HBO dominating the Emmy nominations is hardly a surprise, given both historical trends and the year they’ve had. But it couldn’t have come at a more crucial time.
Amid endless media speculation around the cuts and bad P.R. missteps of Warner Bros. Discovery chief David Zaslav, HBO — notionally the jewel in the crown of the newly-formed WBD’s television empire — cleaned up. In the best drama race, HBO picked up a startling four nominations (for “House of the Dragon,” “The Last of Us,” “Succession” and “The White Lotus”). In a happy coincidence, those four nominations, which tie an all-time record, represented the two halves of what HBO has lately done well, between pushing IP-driven storytelling to new heights in the cases of “House of the Dragon” and “The Last of Us” and turning carefully wrought, creator-driven drama into organic zeitgeist hits with “Succession” and “The White Lotus.”
The success in the drama field somewhat overshadows HBO’s strength elsewhere, too; they were able to draw somewhat surprising strength from the last season of “Barry,” with writing, directing and acting nominations along with a best comedy nod. But down the ballot, HBO’s dramas looked especially strong, with “White Lotus” and “Succession” in particular repeating and building on their past dominance of the acting categories. Five actresses from “The White Lotus” made their way into the supporting actress in a drama field, along with “Succession’s” J. Smith-Cameron (and performers from “The Crown” and “Better Call Saul,” neither of which are on HBO); the supporting actor in a drama field is solely comprised of “White Lotus” and “Succession” performers. All three of the “Succession” actors run as lead — Brian Cox, Kieran Culkin, and Jeremy Strong — made it into the field, making that category fifty percent Roy. (Pedro Pascal from “The Last of Us” is among their competition.)
HBO is benefiting from a long-term trend towards consolidation at the Emmys — in a TV landscape with more to watch than ever before, it’s perhaps no surprise that voters consolidate around a few core favorites, casting votes for them over and over. (I’m open to the possibility that this, generally, boxes out worthy performers, but I’m not sure there’s a nominated “White Lotus” performer, say, I’d cut out. In fact, I’m a bit bummed Adam DiMarco didn’t make it in!) And it’s also the beneficiary of another trend it helped create: Ever since “Game of Thrones” banged the door down for genre TV at the Emmys, more and more of it’s been invited to the show. “House of the Dragon,” the literal follow-up to “Thrones,” and “The Last of Us” fit well into a landscape that “Game of Thrones” helped create.
But good news is good news, and HBO had a lot of it on nomination morning. It’s worth noting that among the authors of this success, inder the leadership of HBO and Max chief Casey Bloys’ leadership, are processes that are neither glamorous nor cheap; “House of the Dragon,” for instance, famously was the result of a lengthy search process for just the right show to continue telling the story of Westeros, including dumping a pilot that had been shot. “The Last of Us” was a show of faith in a creator who’d previously had success on the network, even as executives didn’t know what to make of the source material. “Succession” was not an out-of-the-box hit, and “The White Lotus,” in its earliest going, was a nimble attempt to gin up a show that could be shot on a limited number of locations during early COVID.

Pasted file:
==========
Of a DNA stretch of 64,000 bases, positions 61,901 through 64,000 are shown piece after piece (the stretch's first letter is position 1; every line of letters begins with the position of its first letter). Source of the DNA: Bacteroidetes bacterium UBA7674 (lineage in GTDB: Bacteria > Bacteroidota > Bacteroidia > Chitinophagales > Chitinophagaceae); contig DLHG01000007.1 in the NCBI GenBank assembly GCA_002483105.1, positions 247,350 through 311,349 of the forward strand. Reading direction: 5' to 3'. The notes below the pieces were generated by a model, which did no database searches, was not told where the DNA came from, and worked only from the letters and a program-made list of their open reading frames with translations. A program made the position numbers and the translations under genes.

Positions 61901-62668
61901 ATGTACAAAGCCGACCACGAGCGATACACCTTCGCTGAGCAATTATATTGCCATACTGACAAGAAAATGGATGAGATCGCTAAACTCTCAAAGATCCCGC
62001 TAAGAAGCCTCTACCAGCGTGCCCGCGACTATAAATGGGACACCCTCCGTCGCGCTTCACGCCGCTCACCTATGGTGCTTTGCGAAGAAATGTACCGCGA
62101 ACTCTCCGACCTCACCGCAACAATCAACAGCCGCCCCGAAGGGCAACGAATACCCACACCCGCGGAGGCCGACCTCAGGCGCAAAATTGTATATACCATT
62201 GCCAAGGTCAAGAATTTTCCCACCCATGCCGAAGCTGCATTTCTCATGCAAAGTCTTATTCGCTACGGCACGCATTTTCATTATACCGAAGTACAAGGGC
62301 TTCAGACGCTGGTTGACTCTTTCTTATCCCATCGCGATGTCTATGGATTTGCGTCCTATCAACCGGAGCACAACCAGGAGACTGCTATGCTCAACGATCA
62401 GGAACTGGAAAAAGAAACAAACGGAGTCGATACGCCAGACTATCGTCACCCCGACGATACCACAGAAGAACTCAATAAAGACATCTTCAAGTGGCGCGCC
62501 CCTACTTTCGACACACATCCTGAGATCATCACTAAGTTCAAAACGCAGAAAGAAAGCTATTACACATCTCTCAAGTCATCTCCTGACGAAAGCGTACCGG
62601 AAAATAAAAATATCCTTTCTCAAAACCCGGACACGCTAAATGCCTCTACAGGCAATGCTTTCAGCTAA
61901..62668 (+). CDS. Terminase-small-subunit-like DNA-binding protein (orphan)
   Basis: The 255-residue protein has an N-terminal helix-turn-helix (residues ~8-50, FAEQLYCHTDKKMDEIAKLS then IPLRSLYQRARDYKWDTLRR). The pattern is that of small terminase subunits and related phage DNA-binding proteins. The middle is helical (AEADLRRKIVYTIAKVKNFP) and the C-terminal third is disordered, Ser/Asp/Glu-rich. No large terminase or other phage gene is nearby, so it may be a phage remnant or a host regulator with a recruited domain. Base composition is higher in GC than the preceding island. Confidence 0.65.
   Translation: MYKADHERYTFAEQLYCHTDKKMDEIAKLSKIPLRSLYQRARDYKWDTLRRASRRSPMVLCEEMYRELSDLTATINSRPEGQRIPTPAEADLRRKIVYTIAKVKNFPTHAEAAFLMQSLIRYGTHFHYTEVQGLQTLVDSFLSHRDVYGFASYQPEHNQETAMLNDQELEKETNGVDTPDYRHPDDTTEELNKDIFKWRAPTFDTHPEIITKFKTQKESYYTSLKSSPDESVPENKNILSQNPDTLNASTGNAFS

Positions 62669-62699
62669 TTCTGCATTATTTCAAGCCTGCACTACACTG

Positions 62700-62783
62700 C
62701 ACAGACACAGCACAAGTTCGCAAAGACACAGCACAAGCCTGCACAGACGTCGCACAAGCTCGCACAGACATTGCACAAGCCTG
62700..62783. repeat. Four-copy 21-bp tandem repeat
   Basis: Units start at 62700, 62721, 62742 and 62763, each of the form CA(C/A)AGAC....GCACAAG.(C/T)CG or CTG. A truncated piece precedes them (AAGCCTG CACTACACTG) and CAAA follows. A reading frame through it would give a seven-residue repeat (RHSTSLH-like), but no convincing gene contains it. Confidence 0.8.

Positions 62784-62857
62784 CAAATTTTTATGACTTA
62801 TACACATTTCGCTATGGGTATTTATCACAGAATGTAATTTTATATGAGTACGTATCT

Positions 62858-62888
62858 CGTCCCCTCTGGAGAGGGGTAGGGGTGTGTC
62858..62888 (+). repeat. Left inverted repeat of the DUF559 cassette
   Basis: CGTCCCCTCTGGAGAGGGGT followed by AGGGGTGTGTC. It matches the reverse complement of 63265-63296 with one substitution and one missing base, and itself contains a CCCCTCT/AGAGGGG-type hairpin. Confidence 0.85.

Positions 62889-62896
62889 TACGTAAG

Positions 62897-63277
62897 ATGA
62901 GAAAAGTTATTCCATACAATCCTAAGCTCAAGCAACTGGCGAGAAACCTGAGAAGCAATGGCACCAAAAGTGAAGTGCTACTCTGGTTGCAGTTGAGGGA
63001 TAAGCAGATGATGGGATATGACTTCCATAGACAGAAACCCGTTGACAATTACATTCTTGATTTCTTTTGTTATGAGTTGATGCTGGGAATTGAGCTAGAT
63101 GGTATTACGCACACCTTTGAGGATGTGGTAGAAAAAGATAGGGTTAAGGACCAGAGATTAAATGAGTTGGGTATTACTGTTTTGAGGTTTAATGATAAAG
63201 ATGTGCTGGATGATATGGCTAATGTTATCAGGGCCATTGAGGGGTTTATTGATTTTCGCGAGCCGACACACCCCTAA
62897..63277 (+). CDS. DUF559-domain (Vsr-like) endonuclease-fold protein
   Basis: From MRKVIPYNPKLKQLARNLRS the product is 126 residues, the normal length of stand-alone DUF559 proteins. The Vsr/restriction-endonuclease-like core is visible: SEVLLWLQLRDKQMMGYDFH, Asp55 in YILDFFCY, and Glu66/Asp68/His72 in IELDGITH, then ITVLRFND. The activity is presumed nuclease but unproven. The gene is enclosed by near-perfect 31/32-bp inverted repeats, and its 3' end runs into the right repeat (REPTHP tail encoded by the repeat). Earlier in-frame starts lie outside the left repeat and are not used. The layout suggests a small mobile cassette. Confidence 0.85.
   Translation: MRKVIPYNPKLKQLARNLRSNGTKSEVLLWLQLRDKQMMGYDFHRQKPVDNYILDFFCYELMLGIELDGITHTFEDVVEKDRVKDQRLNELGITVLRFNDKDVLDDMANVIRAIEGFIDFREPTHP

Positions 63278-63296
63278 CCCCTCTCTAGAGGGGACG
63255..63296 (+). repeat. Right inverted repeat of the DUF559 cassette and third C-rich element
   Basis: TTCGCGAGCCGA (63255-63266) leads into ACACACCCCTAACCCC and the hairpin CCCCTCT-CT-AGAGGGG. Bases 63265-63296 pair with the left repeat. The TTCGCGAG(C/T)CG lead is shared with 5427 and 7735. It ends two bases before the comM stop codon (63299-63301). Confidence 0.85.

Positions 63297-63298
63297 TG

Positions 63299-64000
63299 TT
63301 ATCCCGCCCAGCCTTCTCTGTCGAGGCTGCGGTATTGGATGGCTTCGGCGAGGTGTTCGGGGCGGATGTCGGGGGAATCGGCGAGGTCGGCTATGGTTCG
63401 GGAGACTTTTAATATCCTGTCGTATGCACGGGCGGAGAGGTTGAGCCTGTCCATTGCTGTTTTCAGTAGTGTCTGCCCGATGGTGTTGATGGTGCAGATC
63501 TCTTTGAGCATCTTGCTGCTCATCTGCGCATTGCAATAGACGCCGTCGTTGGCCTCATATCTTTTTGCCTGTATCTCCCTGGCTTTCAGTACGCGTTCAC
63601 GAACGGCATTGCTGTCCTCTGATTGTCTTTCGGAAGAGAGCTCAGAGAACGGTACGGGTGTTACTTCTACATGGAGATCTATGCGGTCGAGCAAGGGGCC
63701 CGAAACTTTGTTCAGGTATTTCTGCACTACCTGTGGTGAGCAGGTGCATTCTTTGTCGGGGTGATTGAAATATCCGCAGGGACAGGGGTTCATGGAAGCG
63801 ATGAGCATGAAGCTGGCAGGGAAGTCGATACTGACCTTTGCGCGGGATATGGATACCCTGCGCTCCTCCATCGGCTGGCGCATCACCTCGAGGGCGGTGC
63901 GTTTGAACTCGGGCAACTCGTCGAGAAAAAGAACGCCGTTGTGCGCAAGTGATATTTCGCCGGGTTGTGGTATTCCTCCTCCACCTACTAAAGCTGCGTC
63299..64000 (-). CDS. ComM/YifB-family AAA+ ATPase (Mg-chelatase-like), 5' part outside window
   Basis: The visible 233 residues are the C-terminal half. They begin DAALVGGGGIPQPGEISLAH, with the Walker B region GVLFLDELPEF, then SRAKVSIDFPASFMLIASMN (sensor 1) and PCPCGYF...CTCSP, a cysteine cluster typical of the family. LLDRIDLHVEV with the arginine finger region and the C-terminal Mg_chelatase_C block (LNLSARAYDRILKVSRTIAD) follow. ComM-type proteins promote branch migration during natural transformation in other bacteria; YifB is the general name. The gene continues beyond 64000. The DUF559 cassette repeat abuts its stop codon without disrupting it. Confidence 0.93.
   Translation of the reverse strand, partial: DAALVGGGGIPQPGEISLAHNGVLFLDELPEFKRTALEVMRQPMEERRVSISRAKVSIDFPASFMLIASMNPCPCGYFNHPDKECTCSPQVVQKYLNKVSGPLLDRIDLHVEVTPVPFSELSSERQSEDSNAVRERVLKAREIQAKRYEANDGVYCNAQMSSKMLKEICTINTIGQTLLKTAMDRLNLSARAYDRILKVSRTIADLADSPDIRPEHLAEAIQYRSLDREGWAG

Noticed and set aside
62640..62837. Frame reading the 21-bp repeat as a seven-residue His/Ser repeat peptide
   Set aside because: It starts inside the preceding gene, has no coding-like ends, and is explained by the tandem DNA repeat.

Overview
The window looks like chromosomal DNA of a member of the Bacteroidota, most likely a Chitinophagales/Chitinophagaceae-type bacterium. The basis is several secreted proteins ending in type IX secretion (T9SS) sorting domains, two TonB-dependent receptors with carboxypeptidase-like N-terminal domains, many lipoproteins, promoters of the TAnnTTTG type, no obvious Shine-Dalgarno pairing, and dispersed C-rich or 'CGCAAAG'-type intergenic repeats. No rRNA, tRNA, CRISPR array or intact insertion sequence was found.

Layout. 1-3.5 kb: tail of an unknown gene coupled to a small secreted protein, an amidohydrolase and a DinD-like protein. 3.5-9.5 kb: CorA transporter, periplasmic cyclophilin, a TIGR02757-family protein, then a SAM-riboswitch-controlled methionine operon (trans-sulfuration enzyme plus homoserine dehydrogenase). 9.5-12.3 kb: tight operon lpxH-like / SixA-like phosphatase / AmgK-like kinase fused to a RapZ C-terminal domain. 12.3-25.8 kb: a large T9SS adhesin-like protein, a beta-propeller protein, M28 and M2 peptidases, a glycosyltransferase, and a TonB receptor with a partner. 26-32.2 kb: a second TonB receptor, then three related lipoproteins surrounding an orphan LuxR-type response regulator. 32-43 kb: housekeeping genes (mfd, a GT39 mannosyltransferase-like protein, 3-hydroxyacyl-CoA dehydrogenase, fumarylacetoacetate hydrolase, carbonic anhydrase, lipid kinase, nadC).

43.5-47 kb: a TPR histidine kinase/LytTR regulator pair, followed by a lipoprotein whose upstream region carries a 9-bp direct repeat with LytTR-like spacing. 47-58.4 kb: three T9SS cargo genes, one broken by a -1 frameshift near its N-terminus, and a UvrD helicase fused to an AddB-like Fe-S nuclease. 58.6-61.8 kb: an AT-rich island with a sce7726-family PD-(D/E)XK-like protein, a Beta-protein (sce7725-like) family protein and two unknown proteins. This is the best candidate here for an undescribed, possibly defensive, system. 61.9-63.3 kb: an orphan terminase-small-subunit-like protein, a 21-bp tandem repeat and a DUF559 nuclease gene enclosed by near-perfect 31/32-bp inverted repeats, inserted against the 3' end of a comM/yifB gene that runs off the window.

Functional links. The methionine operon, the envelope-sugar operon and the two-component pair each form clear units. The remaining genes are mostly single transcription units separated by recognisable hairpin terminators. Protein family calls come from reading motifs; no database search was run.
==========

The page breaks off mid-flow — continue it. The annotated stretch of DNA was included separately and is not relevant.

HBO is not the first or only network to make shows at great effort or expense, and these examples shouldn’t be taken to suggest they’re alone in that regard. They are, however, both unique in the scale and consistency of their success and in the perceived possibility that their ability to act with autonomy might, down the road, be somewhat altered. Zaslav has made news for a number of moves that have changed the trajectory and composition of long-staid brands, from cutting the headcount at Turner Classic Movies to pulling various shows off of streaming. And even beyond these much-discussed acts, the shifting of HBO into one component part of a media empire run by the former Discovery head has at least the symbolic effect of shaving away some of its primacy. Say this much: It’s a volatile and dynamic situation.
But to this point, HBO’s presence within a content universe built around the streaming app now known as Max looks much as it ever did. This morning, it’s the star. And their haul at the Emmys looks a lot like it used to back in the days before “Warner Bros. Discovery” was even a glimmer. The best-case scenario is that this might encourage more, not less, investment — or at least stability for a cable network that’s had little of that in recent years and has still managed to pull off coup after coup. Being met with acclaim and success for following impulses towards creative risk ought to allow for more of the same.
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